Against the Beast: An Anti-Imperialist Reader
by John Nichols
The Lost Crusade
A review by Benjamin Schwarz
"Empire" is once again a fashionable term of opprobrium deployed by
domestic opponents of American foreign policy. This compendium of anti-imperialist
expression from the Founders to the present is often illuminating but, frustratingly,
obscures as much as it elucidates. John Nichols, The Nation's Washington
correspondent, admires the late William Appleman Williams, that insightful if
often gaseous New Left diplomatic historian, who always urged those on the left
to learn from conservatives. So, appropriately enough, the selections here are
in many ways ecumenical. The book will reveal to all too many progressive critics
of the Bush administration that Eugene Debs, Senator Burton "Bolshevik Burt"
Wheeler, and Gore Vidal share a foreign-policy tradition with such conservatives
as Senator Robert "Mr. Republican" Taft and Pat Buchanan. That tradition
has emphasized the limits of America's power; been wary of a universalist conception
of U.S. security interests; warned against excessive presidential power, secrecy,
and deception in foreign policy; and held that democracy can't be imposed by war,
that the United States cannot and should not remake the world in its image, and
that, to quote John Quincy Adams, America "goes not abroad in search of monsters
to destroy." (George Will, whose conservatism is getting the better of his
party loyalty, seems increasingly to be embracing this tradition.) Indeed, a reader
of much of this book would draw the same conclusion as Carl Oglesby, the president
of Students for a Democratic Society, who said during the Vietnam War that "the
old Right and the New Left are morally and politically coordinate" (alas,
not quoted by Nichols). But unlike Will, Nichols too often lets his political
prejudices get the better of his professed non-interventionism -- and in so doing
shirks his editorial responsibilities. Hence we're treated to the less than penetrating
sloganeering of Tim Robbins and Patti Smith regarding the war in Iraq; but in
a chapter devoted to post -- Cold War foreign policy Nichols skips from opposition
to the first President Bush's adventures in the Gulf to opposition to the second's.
Missing is any criticism of the foreign policies conducted during the eight-year
Democratic interregnum. Those policies may have been wise or foolish, but they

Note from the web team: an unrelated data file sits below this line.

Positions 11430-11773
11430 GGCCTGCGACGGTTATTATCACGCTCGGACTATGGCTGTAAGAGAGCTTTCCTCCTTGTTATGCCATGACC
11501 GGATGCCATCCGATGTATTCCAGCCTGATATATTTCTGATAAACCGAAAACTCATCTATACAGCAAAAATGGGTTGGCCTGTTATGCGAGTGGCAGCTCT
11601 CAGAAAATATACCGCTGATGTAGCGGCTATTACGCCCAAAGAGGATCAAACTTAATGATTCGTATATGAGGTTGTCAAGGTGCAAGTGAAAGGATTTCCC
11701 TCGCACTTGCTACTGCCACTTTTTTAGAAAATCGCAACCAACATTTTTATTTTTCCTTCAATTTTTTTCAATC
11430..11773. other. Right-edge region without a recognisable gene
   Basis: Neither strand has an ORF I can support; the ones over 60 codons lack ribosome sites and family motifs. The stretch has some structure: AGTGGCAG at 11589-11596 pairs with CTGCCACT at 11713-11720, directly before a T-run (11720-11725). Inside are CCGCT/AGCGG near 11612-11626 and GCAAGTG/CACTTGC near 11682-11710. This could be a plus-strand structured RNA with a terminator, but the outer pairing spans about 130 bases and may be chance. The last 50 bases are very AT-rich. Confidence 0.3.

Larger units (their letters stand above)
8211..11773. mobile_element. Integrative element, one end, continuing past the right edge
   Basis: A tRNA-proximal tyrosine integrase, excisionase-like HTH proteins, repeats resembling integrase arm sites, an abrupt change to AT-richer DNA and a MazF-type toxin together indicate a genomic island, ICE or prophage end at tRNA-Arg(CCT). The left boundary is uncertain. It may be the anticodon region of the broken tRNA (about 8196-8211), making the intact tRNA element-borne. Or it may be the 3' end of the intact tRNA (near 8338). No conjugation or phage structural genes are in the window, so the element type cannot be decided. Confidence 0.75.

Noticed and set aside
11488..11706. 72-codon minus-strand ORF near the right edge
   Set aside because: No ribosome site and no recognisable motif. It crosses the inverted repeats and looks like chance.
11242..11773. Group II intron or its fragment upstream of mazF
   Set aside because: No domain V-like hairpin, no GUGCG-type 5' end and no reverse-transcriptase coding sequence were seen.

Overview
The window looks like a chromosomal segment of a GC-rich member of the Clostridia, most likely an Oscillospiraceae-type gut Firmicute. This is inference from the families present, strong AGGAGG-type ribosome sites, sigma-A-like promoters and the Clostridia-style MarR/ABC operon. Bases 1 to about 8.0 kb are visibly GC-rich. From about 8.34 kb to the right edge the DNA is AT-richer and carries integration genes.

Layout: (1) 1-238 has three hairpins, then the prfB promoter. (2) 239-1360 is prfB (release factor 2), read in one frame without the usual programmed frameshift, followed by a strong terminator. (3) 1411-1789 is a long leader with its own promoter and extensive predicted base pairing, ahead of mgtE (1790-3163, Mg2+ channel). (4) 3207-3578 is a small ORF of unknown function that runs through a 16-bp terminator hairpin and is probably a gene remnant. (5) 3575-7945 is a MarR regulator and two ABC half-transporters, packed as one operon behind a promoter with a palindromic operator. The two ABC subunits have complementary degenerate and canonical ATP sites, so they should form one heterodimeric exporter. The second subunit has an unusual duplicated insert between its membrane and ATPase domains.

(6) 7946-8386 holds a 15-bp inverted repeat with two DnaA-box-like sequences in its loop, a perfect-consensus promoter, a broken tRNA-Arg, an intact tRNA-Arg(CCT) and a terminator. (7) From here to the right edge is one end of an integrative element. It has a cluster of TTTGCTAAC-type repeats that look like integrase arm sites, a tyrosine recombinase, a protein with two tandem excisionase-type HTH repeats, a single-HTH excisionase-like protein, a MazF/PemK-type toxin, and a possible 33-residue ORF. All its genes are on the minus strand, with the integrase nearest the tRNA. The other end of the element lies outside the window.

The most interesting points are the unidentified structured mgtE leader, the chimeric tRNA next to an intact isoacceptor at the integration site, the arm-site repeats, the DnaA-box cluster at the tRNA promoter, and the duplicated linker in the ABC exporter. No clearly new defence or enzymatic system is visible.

included nato enlargement, which was the most ambitious and far-reaching expansion
of the American "empire" since the beginning of the Cold War. They also
included a war -- justified by official arguments that were at best exaggerated
and misleading -- conducted absent congressional and UN authorization, against
a Yugoslav regime that, while thuggish, presented no threat to the United States
(and during which our British ally's commander protested to the future Democratic
presidential candidate General Wesley Clark that the latter's tough-guy tactics
threatened to "start World War III"). All these actions would appear
to be, and indeed were, grist for the anti-imperial mill -- but those protests
are omitted here, which makes one wonder if some progressives' opposition to "empire"
is determined less by principle than by politics. As an introduction to this foreign-policy
tradition, then, I'd recommend instead the eccentric Bill Kauffman's America
First! (1995), which is as much a cultural polemic as a political one. Perhaps
the most valuable quotation Nichols includes is Vidal's historical corrective:
"There is now a myth that the isolationists were pro-Hitler and anti-Semitic.
This is nonsense. Practically every Socialist in the country, starting with Norman
Thomas, was an isolationist." When supporters of the current administration
hurl the I-word (a bipartisan slur: the Clinton administration also used it),
thoughtful dissenters should quote Walter Lippmann (who, along with Charles Beard,
goes surprisingly unnoted by Nichols). During the Vietnam War he urged America
to "eschew the theory of a global and universal duty, which not only commits
it to unending wars of intervention, but intoxicates its thinking with the illusion
that it is a crusader for righteousness." Accused of neo-isolationism, Lippmann
retorted, "Compared to people who thought they could run the universe, or
at least the globe, I am a neo-isolationist and proud of it."
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